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Seek the Lord by Archbishop Dennis M. Schnurr

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For many Catholics, 2018 will be remembered with pain and anger because of the new revelations that emerged about the sexual abuse of minors. There is reason to hope, however, that 2019 will be a watershed year in dealing with this evil around the world.

My brother bishops and I have expressed our sincere sorrow for the suffering of sexual abuse survivors and for the resulting shame that all Catholics feel; however, words are not enough. Leaders of the Church need to take concrete actions. That is the goal of a meeting Feb. 21-24 in Rome with Pope Francis and representatives of the world’s bishops.

While we cannot know for certain what will result from this exceptional gathering, Cardinal Daniel N. DiNardo, president of the U.S. Conference of Catholic Bishops, will present several recommendations from American bishops. The recommended steps are designed to increase the accountability of bishops and, therefore, the safety of minors involved with our schools, parishes, and other ministries. They include:

A process for investigating complaints against bishops by a single national commission of lay people;

Standards of accountability for bishops;

Protocol for removed bishops;

Completion of the various investigations into the situation surrounding Archbishop Theodore E. McCarrick and publication of their results;

National guidelines for publishing the names of clerics facing substantiated claims of abuse. (The names and status of all Archdiocese of Cincinnati priests credibly accused of abusing minors have been listed on our website for more than a decade.)

Most of these recommendations involve dealing with bishops who either themselves offended against children or failed to appropriately deal with priests who did. It would seem that accountability standards for bishops should not be necessary,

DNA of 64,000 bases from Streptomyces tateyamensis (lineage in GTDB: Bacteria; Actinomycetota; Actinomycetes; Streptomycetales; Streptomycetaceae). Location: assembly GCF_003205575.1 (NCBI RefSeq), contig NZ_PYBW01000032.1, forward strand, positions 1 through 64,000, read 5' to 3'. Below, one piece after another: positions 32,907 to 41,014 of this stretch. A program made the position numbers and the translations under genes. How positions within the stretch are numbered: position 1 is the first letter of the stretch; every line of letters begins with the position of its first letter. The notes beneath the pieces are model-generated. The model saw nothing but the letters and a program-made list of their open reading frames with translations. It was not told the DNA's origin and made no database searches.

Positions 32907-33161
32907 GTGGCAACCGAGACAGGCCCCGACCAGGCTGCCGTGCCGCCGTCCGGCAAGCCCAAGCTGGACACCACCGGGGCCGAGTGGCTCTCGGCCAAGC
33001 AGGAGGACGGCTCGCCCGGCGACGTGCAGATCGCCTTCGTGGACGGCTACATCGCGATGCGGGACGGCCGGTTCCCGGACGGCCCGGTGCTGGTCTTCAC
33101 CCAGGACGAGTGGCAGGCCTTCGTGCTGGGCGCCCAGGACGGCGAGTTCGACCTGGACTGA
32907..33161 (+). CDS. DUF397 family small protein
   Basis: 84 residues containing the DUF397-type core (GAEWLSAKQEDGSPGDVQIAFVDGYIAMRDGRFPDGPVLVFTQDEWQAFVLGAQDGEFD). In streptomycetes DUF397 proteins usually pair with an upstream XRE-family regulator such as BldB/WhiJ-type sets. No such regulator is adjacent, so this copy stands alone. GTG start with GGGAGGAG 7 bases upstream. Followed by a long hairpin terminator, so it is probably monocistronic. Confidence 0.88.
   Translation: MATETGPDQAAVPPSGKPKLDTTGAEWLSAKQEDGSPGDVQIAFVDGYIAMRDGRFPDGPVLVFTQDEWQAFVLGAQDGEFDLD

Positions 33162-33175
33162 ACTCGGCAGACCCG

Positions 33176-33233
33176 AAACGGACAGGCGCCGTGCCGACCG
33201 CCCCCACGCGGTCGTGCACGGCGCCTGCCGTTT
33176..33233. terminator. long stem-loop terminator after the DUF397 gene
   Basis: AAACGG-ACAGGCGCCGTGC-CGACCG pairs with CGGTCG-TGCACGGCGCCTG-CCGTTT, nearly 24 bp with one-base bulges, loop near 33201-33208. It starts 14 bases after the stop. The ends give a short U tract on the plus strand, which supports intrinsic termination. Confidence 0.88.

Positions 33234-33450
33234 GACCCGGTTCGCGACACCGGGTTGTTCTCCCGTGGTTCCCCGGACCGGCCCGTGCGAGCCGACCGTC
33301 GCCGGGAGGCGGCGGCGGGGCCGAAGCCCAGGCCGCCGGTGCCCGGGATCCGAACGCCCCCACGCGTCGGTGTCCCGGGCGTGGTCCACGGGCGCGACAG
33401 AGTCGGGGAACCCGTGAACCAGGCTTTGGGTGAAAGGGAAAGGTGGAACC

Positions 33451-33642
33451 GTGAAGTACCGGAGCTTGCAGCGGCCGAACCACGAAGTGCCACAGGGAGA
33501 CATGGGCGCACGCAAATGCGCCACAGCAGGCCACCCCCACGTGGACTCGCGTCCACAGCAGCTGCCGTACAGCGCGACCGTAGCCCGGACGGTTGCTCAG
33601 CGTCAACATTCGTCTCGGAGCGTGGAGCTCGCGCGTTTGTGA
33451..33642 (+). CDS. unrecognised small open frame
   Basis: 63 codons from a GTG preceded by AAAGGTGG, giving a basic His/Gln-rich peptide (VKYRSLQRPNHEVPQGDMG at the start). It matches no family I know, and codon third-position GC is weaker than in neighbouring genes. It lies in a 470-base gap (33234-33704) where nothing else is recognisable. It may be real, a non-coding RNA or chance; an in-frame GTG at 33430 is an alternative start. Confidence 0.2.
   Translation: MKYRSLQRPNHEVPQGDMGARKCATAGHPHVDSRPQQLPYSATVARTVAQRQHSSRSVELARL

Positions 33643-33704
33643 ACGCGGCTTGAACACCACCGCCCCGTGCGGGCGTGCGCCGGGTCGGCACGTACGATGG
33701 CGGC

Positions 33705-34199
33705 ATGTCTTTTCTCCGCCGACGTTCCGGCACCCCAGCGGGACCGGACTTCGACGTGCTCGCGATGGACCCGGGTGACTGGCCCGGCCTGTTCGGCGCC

but unfortunately we know from hard experience that they are.

Indeed, the current crisis is largely a bishop accountability crisis.

One of the gravest responsibilities a bishop has today is to protect children. The Archdiocese of Cincinnati has had policies and procedures, called the Decree on Child Protection, in place to do so since 1993. The decree stipulates that all employees and volunteers who work with children – including bishops, priests, and deacons – are subject to:

Fingerprinting and complete background checks;

Ongoing training on recognizing the signs of abuse of children and vulnerable adults;

Immediate reporting of abuse to the appropriate civil authorities;

A lay-dominated Child Protection Review Board, currently including an abuse survivor, which reviews and advises the Archbishop on all child abuse allegations;

An active Ministry to the Survivors of Abuse, working to bring hope and healing to those who have been hurt.

There are no active cases of clerical abuse of minors anywhere in the Archdiocese of Cincinnati as of this writing.

I pledge to remain vigilant in protecting children, young people, and vulnerable adults. I also ask for your help. Please report suspected abuse on the part of any agent of the Archdiocese to the appropriate civil authorities. Also, contact the Coordinator of Ministry to Survivors of Abuse in the Archdiocese at 513-263-6623 or 1-800-686-2724 ext. 6623. If you are a survivor and have never come forward, please do so. We have resources available to help you heal.

To learn more about our efforts to protect children, I urge you to click on the “Protecting Our Children” link at the upper right of http://www.catholiccincinnati.org.

Please join me in praying for the survivors of child abuse, for the good and holy priests whose reputations have been tarnished by the evil deeds of others, and for the success of this month’s meeting in Rome under the guidance of the Holy Spirit.

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